One of our beloved traditions at Hipo is our Hack Days. Every couple of months, we pause our regular work for a day to focus on building or designing something. The only rule is that we need to be able to present something about the project at the end of the day. It’s fun, a great excuse to learn something new, and it inspires a lot of creativity.
I tend to gravitate towards hardware projects during Hack Days and my platform of choice has always been Arduino. It’s a simple and comfortable prototyping board, but also offers a lot of challenges in terms of limitations. During the past year however, a new entrant in the hardware prototyping scene has been making a lot of headway with the maker community and I finally got a chance to play with it during our last Hack Day.
ESP8266 is a very low-cost (some module as cheap as $5) WiFi chip manufactured by Espressif. It first started gathering some attention with the introduction of ESP-01 in late 2014, especially after Espressif released an official SDK, allowing the community to build an open source toolchain built on GCC.
Last year, a group from the Arduino community released a version of the Arduino IDE that supports ESP8266. This means that a big part of the existing Arduino toolchain works as is on the device, so building a cheap, standalone, WiFi-enabled hardware module is a breeze.
So what can the ESP8266 do? It depends on the board you are using, and there are a lot of them. The most popular is the ESP-01, especially due to its low cost and simple setup. This module gives you 2 GPIO pins, which is just enough to build a simple standalone device.
Mobile Weather Station
For the Hack Day, we decided to build a mobile weather station. Inspired by Mr. Chilly, a genius little app that shows microclimate temperatures in San Francisco, we wondered if we could gather and visualize such data in any city with small, cheap devices. Using a ESP8266 module was a no-brainer, but it took some work to get it running.
Before you can design and build a project with the ESP-01, or any other ESP8266 board, you need to have a reliable development and testing environment ready. Unlike Arduino, these devices are not plug and play: They don’t come with a USB port to you can use to upload your firmware.
What you will need is an FTDI that will allow you to communicate with the module from your computer’s USB port. There are a ton of options available here, from fully integrated, power-supplying versions to simple USB to TTL UART cables:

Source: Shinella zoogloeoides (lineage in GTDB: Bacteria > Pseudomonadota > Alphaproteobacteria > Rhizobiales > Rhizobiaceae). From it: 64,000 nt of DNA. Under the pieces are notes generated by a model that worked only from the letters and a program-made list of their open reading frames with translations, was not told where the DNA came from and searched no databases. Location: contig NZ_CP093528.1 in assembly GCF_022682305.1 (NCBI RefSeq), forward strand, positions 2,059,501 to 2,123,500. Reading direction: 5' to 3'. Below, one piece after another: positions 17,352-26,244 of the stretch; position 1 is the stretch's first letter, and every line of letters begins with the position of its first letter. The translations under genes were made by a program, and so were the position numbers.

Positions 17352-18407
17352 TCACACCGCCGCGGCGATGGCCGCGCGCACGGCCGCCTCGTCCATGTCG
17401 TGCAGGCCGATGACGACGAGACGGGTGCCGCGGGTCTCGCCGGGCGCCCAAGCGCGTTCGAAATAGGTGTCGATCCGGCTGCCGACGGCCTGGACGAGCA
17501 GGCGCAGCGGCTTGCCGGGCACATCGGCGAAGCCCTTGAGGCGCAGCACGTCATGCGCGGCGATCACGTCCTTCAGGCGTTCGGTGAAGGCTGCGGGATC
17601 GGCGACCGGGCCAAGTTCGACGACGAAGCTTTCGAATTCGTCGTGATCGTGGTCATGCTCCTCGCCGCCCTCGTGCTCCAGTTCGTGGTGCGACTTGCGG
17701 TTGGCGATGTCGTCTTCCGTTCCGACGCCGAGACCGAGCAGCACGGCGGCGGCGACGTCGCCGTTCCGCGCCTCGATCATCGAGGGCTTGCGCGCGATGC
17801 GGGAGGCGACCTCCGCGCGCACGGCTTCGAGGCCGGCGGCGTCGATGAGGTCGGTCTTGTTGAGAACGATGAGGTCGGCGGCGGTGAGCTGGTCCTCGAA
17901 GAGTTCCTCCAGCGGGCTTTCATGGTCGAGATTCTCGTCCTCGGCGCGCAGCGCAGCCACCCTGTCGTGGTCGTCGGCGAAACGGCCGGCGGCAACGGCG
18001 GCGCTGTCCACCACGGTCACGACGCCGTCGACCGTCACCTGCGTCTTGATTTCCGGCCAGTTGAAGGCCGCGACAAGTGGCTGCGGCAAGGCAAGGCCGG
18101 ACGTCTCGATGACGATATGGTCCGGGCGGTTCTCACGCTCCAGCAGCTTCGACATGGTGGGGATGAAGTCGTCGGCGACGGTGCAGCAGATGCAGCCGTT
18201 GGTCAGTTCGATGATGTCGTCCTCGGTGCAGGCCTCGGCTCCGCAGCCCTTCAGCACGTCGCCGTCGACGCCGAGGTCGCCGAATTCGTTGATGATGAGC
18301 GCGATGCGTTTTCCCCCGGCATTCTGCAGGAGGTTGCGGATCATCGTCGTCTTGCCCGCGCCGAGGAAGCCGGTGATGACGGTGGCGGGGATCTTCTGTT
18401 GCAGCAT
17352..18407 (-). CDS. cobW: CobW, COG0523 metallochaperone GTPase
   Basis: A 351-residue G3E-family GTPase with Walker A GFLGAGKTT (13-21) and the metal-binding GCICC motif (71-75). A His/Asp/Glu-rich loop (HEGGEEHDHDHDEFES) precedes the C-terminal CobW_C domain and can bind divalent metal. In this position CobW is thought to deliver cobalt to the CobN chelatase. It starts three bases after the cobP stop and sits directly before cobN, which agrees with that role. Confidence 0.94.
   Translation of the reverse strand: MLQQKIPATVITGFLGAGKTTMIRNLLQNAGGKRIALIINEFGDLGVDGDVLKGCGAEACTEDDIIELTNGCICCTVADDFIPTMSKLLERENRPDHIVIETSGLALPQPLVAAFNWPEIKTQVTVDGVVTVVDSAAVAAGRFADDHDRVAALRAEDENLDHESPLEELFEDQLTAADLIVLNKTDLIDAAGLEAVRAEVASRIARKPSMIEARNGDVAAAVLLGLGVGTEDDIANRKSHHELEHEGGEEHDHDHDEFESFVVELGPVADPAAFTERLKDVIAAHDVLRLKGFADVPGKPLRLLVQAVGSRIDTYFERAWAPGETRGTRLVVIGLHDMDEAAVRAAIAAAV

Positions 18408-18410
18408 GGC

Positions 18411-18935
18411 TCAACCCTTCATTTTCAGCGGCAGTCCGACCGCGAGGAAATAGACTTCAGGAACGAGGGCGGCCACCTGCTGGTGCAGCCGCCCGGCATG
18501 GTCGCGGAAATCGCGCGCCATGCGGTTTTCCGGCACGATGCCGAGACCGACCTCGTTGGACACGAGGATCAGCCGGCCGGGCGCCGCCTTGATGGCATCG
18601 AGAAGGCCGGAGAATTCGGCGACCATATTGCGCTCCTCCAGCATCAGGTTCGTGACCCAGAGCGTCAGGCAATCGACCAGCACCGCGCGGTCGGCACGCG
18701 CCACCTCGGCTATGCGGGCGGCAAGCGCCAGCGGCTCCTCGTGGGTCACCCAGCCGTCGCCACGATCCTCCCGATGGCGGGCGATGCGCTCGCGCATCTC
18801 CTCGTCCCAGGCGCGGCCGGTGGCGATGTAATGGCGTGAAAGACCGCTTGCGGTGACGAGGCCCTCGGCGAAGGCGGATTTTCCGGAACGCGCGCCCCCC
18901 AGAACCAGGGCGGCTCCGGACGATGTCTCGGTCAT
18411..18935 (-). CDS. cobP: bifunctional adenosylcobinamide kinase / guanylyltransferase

- Sparkfun ESP8266 Thing
- Sparkfun FTDI Basic Breakout
- Adafruit FTDI Friend
- Adafruit FTDI Serial TLL USB Cable
We didn’t have the more sophisticated modules handy so we ended up using a simple (and cheap!) USB to TTL cable from Sparkfun. The most important detail when using these cables is to make sure that the I/O pins operate at 3.3V, to match the ESP8266.
To finalize the development environment, we connected everything together:
- RXD on FTDI cable to TXD on ESP-01
- TXD on FTDI cable to RXD on ESP-01
- 3.3V VCC Output on voltage regulator to VCC and CH_PID on ESP-01
- GND on voltage regulator to GND on ESP-01
Last step was taking a deep breath and connecting the USB cable, then running the Arduino IDE. We tested our setup with the ESP8266WiFi library’s WiFiClient sample, and saw the device connect to the Hipo network. Now we could build!
Building the Device
For the temperature sensor, we went with the tried and true DHT-22. It provides humidity and temperature information using a single GPIO pin, so it was perfect for our needs. Once we got everything hooked up, it looked like this:
The only difference between the development setup I had described above is the GPIO connection from DHT-22 to the ESP-01. With the sensor in place, we were ready to code.
Best part of using the Arduino toolchain is being able to use all the existing libraries and sample code that the amazing Arduino community provides. In this case, all we had to do was to modify the sample HTTP communication sketch provided with the ESP8266/Arduino project and integrate the DHT library for working with the sensor. You can find the full Sketch, as well as a Flask server for testing requests on the Weatherbot GitHub repo.
Deployment & Visualization
Now that we have a prototype device ready, we are planning to build 20 mobile weather stations and deploy them across Istanbul. Once we start gathering real time data, it will be an interesting challenge to parse, visualize and make it accessible online. We already started experimenting with QGIS and Mapbox to generate beautiful maps from existing data sets. We can’t wait to share more on this project in the upcoming months.